Wednesday, December 08, 2004
Ukraine: The Plot ThickensPosted by Tim Tagaris
At this point, most of us know about the "flawed" election that took place in the Ukraine several weeks ago. Since then, supporters of Viktor Yushchenko (the one who got screwed) have filled the streets of Kiev for 16 days straight while blockading government buildings. Prime Minister, Viktor Yanukovych (the screwee), is officially on vacation. Ukraine's Supreme Court invalidated the results and called for a recount on December 26th. All caught up? Good.
The Plot Thickens - Yushchenko Was Poisoned:
It has been long suspected that somewhere along the election trail, a Yanukovych supporter actually poisoned Yushchenko. This would account for his transformation from handsome politico to something out of a Stan Lee comic book. Don't believe me? Here is the picture (click to enlarge - at your own risk)
Score one for the tin-foil-hatters. Doctors at a clinic in Austria confirmed today that Yushchenko was poisoned. This was not the result of bad sushi, as Yanukovych supporters claimed. Or, to be blunt...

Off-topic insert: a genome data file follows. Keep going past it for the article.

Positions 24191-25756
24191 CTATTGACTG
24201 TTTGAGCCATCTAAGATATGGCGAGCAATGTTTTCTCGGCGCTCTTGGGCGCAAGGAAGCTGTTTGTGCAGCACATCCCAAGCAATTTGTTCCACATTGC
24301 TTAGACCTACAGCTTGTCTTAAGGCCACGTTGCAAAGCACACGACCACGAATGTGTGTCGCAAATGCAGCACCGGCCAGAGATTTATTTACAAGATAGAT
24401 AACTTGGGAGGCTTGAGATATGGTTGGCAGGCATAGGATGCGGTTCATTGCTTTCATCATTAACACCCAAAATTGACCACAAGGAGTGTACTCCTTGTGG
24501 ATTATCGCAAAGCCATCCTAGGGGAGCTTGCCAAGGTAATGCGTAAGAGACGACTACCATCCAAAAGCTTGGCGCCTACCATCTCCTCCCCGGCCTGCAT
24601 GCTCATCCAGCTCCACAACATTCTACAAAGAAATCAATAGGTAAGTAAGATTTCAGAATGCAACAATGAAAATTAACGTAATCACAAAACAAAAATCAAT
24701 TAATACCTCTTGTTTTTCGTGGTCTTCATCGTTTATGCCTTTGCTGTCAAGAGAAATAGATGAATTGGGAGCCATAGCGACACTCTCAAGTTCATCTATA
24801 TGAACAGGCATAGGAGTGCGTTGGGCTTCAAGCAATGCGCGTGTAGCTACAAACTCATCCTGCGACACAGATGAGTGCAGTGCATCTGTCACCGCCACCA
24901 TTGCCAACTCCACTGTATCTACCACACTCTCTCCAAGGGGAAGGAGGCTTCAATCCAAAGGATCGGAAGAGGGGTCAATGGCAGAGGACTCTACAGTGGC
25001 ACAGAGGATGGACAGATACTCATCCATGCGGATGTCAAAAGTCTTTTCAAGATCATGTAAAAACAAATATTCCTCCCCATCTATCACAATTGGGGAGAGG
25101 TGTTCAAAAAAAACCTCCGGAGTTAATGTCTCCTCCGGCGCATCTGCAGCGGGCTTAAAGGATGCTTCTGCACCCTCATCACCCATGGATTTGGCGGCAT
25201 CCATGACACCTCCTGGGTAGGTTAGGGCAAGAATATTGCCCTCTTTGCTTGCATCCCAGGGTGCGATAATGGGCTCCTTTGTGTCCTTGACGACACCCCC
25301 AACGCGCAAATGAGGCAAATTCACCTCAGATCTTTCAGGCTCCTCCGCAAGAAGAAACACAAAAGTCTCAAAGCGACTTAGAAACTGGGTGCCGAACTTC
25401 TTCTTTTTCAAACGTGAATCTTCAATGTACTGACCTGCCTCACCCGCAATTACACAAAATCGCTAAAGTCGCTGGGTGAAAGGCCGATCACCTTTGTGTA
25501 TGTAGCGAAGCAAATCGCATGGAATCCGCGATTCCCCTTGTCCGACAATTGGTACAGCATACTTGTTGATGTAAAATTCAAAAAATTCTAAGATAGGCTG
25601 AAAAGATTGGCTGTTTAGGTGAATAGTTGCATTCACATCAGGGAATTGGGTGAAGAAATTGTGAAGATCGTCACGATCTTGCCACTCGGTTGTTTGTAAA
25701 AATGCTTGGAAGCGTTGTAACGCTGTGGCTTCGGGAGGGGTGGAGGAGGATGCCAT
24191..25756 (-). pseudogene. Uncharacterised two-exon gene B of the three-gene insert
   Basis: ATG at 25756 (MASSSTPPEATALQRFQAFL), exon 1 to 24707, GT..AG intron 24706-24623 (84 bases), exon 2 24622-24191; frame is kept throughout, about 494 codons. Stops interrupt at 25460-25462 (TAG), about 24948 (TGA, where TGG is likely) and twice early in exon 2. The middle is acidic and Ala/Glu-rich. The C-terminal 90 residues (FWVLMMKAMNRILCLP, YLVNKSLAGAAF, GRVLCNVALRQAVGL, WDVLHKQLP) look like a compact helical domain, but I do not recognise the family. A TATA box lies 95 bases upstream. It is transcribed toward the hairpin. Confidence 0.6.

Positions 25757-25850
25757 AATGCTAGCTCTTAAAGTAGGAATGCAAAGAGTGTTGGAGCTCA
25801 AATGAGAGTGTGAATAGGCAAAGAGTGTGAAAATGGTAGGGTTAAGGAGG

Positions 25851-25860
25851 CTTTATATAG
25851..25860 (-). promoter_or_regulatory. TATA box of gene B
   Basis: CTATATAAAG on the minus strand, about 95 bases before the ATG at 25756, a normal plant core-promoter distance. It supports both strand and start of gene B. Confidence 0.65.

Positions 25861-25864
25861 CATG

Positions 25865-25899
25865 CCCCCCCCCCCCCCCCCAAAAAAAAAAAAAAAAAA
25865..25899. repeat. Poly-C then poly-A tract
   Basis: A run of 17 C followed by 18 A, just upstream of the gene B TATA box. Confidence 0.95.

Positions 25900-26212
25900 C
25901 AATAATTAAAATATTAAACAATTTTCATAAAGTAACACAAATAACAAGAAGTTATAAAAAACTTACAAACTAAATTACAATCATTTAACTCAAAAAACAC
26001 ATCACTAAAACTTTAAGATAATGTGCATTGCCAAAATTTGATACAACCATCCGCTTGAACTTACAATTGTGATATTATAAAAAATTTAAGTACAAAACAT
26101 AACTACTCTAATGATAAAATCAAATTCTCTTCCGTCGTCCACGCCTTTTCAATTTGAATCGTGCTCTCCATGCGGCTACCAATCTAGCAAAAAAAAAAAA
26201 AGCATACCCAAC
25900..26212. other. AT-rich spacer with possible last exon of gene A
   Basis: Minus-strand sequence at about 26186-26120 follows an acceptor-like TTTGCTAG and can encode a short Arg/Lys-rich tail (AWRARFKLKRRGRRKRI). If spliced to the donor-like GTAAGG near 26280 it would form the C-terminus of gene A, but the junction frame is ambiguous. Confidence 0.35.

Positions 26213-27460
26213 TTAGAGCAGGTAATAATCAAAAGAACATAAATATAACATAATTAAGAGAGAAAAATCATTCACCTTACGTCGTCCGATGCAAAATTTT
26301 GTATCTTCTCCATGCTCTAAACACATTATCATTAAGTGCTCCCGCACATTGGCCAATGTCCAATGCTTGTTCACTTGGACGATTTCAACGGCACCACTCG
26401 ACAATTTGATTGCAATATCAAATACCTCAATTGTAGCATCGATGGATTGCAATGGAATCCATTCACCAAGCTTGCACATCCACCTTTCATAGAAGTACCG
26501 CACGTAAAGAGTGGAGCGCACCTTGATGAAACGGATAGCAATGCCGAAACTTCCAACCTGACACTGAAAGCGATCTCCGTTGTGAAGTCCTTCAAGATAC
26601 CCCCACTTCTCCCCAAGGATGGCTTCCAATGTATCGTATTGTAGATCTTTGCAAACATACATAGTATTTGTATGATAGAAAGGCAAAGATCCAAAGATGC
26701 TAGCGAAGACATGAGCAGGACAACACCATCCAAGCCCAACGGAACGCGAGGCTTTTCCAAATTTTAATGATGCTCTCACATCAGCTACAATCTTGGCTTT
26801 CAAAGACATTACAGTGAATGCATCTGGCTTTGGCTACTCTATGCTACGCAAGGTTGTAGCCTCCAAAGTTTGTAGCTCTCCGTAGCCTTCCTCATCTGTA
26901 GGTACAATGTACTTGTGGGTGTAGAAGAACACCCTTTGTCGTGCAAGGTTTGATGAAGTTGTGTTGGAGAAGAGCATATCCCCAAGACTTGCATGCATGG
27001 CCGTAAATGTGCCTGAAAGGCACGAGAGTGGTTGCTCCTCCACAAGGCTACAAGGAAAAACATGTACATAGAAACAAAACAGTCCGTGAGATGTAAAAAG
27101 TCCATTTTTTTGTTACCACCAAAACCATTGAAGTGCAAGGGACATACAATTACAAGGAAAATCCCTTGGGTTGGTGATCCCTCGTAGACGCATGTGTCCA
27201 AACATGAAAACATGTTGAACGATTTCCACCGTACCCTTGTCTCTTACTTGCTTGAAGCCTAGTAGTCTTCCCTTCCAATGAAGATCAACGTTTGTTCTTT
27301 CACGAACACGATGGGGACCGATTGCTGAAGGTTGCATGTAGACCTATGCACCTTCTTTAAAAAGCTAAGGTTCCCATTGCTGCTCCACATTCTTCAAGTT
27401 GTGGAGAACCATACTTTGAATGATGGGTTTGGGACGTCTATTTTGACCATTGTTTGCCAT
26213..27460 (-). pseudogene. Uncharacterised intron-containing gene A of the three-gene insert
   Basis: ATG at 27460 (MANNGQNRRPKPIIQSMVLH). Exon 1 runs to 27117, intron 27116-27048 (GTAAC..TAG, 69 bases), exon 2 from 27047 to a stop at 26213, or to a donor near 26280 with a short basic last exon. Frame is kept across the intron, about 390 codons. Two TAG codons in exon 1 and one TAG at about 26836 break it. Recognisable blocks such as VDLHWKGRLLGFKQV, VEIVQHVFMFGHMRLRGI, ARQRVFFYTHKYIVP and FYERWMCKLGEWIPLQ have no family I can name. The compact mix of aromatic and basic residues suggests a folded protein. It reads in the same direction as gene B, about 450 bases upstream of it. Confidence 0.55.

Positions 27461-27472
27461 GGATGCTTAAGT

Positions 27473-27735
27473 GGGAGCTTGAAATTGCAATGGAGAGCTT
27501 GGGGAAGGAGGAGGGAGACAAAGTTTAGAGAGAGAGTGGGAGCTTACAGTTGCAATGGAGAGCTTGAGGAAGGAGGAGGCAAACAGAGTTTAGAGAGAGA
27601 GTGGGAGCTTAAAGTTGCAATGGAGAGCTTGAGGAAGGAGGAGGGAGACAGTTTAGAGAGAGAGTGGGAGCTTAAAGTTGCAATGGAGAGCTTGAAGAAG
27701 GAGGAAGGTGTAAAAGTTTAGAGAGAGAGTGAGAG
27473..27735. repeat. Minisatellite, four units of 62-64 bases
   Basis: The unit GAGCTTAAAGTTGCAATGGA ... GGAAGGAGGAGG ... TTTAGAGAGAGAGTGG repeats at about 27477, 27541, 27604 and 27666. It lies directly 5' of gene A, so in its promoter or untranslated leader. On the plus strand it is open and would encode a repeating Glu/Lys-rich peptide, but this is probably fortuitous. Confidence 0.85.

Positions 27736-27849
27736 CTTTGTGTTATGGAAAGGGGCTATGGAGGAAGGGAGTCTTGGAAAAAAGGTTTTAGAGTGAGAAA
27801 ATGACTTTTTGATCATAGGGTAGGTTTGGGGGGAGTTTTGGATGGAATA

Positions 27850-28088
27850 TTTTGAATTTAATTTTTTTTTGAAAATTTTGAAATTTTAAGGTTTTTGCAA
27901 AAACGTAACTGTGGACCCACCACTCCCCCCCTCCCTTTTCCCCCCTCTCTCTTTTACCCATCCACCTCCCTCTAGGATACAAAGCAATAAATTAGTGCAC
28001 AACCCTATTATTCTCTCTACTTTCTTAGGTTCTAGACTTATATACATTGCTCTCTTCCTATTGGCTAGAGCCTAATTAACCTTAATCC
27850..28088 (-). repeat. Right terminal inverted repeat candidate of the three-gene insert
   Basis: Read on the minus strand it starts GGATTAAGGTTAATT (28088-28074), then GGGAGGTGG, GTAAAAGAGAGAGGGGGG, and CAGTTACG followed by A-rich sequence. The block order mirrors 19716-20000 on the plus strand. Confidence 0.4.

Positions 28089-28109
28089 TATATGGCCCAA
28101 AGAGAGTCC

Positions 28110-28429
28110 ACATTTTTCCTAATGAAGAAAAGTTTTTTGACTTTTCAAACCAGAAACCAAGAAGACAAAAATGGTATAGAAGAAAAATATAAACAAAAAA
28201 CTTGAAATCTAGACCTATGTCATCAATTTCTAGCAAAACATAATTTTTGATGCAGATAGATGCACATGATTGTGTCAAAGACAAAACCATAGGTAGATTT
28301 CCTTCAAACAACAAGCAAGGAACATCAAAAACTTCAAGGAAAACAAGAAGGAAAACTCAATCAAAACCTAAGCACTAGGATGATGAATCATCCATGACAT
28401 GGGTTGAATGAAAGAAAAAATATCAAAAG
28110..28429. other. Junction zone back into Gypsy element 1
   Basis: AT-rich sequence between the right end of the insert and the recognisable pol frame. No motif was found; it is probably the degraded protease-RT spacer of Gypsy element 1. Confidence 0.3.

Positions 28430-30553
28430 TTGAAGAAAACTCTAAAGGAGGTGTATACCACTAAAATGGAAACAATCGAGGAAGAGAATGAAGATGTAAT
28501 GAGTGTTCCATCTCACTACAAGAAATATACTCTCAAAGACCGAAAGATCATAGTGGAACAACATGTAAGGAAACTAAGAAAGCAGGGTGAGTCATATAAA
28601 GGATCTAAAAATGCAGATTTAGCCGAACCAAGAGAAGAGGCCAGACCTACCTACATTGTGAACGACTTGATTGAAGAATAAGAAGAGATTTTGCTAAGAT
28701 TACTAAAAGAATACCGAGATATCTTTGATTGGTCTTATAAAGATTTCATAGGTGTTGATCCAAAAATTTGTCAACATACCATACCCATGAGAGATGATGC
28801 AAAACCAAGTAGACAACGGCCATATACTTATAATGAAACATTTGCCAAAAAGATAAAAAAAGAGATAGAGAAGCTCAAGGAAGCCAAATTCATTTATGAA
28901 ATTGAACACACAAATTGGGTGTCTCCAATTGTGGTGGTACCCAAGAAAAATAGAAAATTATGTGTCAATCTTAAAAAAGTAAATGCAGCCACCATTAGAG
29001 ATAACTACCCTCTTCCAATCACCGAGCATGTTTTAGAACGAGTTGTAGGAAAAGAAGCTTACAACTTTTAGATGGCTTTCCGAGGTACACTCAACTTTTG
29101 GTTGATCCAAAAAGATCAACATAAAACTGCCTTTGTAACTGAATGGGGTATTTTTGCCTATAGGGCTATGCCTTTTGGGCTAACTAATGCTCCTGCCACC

Asked if the aim had been to kill him, Dr Korpan said: Yes, of course.
The confirmation came with an assist from American and British specialists who think it was most likely a very rare poison that did the damage. Doctors believe they are days away from identifying the specific substance used in the attempted hit.
If At First You Don't Succeed - Strip The Power Of The Presidency:
Faced with a popular insurrection and potential fall-out from "assassination gate," it would appear Yushchenko is in good shape to win the re-vote on December 26th. In response, outgoing President, Leonid Kuchma, is calling for constitutional changes that would shift the balance of power from the President to the Parliament.
"[The draft law] stipulates that the Rada will get practically all powers of the president. If it's approved, the presidential elections will lose all meaning," Yuliya Tymoshenko, a top Yushchenko ally, told the Russian Nezavisimaya Gazeta Tuesday. "This would betray millions of people who are struggling for Yushchenko's victory."
Ironically, there are quite a few Yushcenko supporters who are in favor of the measure. In large part, this election is a struggle between those who prefer ties to the West vs. those who favor a continued strong relationship with Russia. Yushchenko's supporters, who prefer the European ties, think this will bring their country more in line with western style democracies.
Discussions are continuing in Ukraine on how to ensure the next set of elections are fair and free from tampering.